Some serotypes exhibited a large difference in colonization frequency between the two age groups (Figure 1). In the Dutch cohort, serotype 6C (chi-squared test, p=0.02, not corrected for multiple testing) and serotype 15B (p=0.02) were overrepresented in children relative to adults, serotype 3 was overrepresented in adults relative to children (p=2.5 × 10–5), while in the Maela cohort, serotype groups overrepresented in children were serotype 23F (chi-squared test, p=0.04) and serotype 6B (chi-squared test, p=0.04); while non-typeable serogroup was overrepresented in adults (chi-squared test, p=3.0 × 10–4) (Table 1). None of the 20 largest groups of sequence clusters overlapped between the cohorts. In the Dutch cohort, only GPSC 11 was significantly associated with carriage in children (chi-squared test, p=0.03, not corrected for multiple testing), while GPSC 12 (chi-squared test, p=1.2 × 10–4) and GPSC 38 (chi-squared test, p=2.1 × 10–4) were overrepresented in adults. In the Maela cohort, only sequence cluster GPSC 128 was overrepresented in children compared to adults (chi-squared test, p=0.04), while GPSC 20 (chi-squared test, p=7.0 × 10–3) and GPSC 74 (chi-squared test, p=0.04) were overrepresented in adults (Table 2).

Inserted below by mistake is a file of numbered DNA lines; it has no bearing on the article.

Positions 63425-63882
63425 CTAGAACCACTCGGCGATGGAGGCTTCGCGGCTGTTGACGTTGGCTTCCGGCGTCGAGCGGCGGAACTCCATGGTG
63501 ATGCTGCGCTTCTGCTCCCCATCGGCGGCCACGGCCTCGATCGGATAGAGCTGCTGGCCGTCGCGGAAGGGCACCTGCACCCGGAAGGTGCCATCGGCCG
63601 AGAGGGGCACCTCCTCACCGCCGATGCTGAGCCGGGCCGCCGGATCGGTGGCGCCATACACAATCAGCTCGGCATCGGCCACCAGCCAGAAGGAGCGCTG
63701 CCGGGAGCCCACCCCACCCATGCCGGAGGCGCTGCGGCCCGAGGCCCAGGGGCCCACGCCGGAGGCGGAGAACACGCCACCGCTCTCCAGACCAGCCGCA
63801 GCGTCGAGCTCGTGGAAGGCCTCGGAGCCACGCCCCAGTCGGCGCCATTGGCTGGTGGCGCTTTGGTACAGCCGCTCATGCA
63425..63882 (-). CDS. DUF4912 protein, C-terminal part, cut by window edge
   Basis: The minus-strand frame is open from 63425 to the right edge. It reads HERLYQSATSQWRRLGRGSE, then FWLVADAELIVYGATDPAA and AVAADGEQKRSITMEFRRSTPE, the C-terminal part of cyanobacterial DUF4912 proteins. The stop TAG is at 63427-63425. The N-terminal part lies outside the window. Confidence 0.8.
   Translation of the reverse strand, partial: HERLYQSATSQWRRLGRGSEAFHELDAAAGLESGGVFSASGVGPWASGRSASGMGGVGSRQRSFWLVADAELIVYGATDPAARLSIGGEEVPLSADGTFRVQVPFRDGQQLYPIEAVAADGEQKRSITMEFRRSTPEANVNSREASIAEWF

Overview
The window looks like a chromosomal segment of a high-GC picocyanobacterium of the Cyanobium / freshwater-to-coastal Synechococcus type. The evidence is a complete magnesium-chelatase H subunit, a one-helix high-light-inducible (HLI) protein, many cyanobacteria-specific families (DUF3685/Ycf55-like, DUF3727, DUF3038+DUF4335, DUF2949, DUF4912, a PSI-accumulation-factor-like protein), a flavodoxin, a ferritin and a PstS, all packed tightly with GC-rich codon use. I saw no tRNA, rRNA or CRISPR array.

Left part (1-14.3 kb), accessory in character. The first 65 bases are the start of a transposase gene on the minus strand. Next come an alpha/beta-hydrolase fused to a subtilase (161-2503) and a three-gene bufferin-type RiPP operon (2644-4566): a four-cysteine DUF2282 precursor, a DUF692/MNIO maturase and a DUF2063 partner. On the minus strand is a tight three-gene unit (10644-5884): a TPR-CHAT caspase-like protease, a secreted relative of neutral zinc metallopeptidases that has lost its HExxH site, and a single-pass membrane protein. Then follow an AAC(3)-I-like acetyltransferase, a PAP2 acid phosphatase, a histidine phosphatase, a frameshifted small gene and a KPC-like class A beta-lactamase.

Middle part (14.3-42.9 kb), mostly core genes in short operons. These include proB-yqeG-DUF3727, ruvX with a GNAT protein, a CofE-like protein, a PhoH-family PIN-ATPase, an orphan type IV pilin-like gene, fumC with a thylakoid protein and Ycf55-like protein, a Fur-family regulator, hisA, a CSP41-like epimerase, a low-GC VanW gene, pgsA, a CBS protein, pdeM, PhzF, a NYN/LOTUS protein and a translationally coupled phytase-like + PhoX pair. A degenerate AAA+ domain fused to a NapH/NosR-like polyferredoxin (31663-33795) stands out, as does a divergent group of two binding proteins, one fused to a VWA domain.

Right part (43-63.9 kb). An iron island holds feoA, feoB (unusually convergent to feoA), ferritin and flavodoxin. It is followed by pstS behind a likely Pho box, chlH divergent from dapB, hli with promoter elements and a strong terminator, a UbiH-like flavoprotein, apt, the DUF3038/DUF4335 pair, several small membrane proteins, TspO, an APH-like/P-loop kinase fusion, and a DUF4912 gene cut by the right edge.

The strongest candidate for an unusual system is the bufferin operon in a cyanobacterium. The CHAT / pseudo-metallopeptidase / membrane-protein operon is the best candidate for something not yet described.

Figure 1 with 1 supplement see all
Serotype and strain (global pneumococcal sequence clusters [GPSC]) distribution by age and between cohorts.

Blue dots represent frequency of serotype and strain in child carriage, yellow dots represent frequency in adult carriage. Red and green dots show odds ratio of prevalence in children in the Maela and Dutch cohorts, respectively, on a log scale for serotype. Lines show differences. Top row: dominant serotypes, ordered by presence in cohort, and internally by overall frequency. Vaccine serotypes shown in red. (A) Serotype frequency in the Dutch cohort. (B) Serotype frequency in the Maela cohort. (C) Comparison of adult/child log odds in each cohort for serotype. Second row: dominants strains (GPSCs), ordered by presence in cohort, and internally by overall frequency. (D) Strain frequency in Dutch cohort. (E) Strain frequency in Maela cohort. (F) Comparison of adult/child log odds in each cohort for strain.